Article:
A leading developer of floating offshore wind (FLOW) was in Cornwall recently to meet key local industry stakeholders.

Lisarb Energy chair Jamie MacDonald Murray and Lisarb Offshore MD Ian Stout, accompanied by commercial director SW Peter Child, met with Matt Hodson, COO of Celtic Sea Power at its headquarters in Hayle to discuss the FLOW project in the Celtic Sea and how to build partnerships across Cornwall.

This was followed by a lunch at the Greenbank Hotel in Falmouth where Lisarb outlined its plans in the Celtic Sea and the role Cornish Industry has to play in the project.

The next morning Lisarb Offshore hosted a breakfast meeting for over 30 members of MOR Marine Offshore Resources, a collaborative partnership dedicated to championing Cornwall and the south west as an international centre of excellence for marine renewables.

The Government has set an ambition to deliver up to 5GW of floating wind by 2030, with further rapid expansion anticipated thereafter. This will be delivered by the Crown Estate offering new leasing opportunities in the Celtic Sea for the first generation of commercial-scale floating offshore windfarms – unlocking up to 4GW of new clean energy capacity by 2035, kick-starting industry in the Cornwall and the SW, and providing power to almost four million UK homes.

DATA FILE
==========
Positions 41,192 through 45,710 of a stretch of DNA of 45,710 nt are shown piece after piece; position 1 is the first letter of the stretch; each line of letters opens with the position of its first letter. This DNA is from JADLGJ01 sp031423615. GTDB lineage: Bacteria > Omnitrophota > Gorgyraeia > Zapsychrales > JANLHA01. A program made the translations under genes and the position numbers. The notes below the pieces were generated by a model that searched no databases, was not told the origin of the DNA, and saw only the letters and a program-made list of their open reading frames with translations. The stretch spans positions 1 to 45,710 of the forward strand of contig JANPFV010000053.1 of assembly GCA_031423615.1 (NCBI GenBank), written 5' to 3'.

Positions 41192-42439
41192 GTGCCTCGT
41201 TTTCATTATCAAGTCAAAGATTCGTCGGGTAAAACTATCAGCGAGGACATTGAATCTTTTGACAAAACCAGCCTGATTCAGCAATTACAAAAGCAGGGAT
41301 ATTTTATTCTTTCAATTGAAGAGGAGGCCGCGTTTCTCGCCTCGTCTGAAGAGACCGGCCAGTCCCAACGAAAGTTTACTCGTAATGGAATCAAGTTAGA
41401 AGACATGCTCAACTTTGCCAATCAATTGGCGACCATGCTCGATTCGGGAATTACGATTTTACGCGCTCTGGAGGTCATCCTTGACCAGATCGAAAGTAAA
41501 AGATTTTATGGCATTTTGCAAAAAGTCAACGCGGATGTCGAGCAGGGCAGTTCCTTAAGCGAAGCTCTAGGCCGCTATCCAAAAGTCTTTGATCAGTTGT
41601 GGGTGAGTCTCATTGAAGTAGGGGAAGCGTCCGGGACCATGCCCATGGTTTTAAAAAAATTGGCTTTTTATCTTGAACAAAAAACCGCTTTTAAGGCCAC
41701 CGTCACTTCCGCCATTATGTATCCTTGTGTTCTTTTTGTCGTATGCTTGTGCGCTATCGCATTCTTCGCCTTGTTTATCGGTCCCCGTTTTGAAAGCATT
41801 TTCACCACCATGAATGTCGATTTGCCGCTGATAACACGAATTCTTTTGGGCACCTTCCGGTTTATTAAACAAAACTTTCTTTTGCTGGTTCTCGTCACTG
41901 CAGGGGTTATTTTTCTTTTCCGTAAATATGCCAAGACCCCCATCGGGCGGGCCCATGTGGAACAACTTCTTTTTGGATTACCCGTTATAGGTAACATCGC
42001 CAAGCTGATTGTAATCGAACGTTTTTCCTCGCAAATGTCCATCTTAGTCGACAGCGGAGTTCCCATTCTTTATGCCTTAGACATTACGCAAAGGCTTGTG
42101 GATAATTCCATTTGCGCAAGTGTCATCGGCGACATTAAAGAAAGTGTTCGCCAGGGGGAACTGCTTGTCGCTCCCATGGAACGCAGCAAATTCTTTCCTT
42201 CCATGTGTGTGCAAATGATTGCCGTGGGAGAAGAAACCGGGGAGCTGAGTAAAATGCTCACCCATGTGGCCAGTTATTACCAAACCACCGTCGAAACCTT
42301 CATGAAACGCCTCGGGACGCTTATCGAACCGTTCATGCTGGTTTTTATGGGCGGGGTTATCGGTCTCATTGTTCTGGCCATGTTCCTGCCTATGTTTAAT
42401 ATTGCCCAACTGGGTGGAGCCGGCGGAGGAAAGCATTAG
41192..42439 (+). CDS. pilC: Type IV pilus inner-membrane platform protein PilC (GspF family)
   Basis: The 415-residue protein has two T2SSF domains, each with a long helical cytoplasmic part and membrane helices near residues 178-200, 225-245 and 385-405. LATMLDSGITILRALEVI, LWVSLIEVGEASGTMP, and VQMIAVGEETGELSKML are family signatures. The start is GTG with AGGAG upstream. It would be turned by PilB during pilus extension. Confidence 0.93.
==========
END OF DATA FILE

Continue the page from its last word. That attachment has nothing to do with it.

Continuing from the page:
Lisarb Offshore MD Ian Stout said: “Our strategy is to drive costs down and value up – through expert planning and analysis, technology innovation and supply chain agility. We use partnership models to support a country’s capabilities and better manage cost and risk.

“We can apply this blueprint to emerging fixed and floating offshore markets to build indigenous supply chains, deliver revenue for regional economies, and meet the net zero agenda – locally and globally. We met some excellent people and companies during this visit and will be back in Cornwall in the New Year to develop local supply chains and partnerships.”

Lisarb SW commercial director, Peter Child, added: “It is great to see developers talking and working with Cornwall marine industries and technologies. The Celtic Sea is a once in a generation opportunity for Cornwall and the south west. The size and scale of the devices in staggering – each single floating platform base is the size of a football pitch with a tower and blades the size of the Eiffel Tower producing 15MW of power. Up to 300 of these devices need to be built, deployed, anchored and supported in the Celtic Sea for 35 years.”